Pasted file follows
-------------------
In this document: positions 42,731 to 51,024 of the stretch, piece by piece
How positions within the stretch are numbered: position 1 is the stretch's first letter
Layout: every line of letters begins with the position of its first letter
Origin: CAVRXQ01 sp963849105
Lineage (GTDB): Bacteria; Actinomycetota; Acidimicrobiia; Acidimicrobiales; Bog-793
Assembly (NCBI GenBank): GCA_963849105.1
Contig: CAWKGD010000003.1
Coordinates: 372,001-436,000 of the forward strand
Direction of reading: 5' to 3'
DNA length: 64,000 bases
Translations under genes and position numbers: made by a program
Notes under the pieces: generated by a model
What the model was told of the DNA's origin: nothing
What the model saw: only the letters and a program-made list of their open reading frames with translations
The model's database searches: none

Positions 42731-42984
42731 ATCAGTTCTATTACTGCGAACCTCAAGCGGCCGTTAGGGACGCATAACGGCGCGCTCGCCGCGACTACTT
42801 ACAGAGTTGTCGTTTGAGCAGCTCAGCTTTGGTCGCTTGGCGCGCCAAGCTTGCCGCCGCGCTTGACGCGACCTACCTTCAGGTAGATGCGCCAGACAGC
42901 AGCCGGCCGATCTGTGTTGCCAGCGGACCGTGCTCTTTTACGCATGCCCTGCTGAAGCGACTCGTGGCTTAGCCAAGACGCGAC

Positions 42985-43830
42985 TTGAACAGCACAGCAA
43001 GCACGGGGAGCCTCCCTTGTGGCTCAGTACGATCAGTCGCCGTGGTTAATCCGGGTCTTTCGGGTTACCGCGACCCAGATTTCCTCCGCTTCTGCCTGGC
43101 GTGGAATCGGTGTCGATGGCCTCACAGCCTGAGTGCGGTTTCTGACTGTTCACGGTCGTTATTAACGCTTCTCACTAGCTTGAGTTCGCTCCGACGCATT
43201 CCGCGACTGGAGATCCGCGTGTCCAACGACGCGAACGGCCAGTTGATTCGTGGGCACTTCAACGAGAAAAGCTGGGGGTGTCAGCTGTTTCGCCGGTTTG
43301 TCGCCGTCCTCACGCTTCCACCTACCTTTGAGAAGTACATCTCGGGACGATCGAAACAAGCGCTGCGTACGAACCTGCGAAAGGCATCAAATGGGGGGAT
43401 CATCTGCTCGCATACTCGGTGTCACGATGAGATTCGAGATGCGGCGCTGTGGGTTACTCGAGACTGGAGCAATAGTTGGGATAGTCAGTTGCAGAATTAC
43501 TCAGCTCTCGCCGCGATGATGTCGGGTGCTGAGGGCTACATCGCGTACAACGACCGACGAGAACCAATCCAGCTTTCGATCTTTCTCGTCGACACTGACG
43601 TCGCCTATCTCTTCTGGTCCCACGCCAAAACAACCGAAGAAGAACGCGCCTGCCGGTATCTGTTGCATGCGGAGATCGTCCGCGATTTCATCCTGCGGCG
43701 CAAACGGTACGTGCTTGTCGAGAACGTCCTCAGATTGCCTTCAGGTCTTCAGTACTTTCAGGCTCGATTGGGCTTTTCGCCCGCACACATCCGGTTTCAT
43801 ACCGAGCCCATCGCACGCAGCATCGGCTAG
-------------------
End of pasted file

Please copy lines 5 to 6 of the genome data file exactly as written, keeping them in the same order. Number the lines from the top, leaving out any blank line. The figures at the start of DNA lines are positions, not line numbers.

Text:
Lineage (GTDB): Bacteria; Actinomycetota; Acidimicrobiia; Acidimicrobiales; Bog-793
Assembly (NCBI GenBank): GCA_963849105.1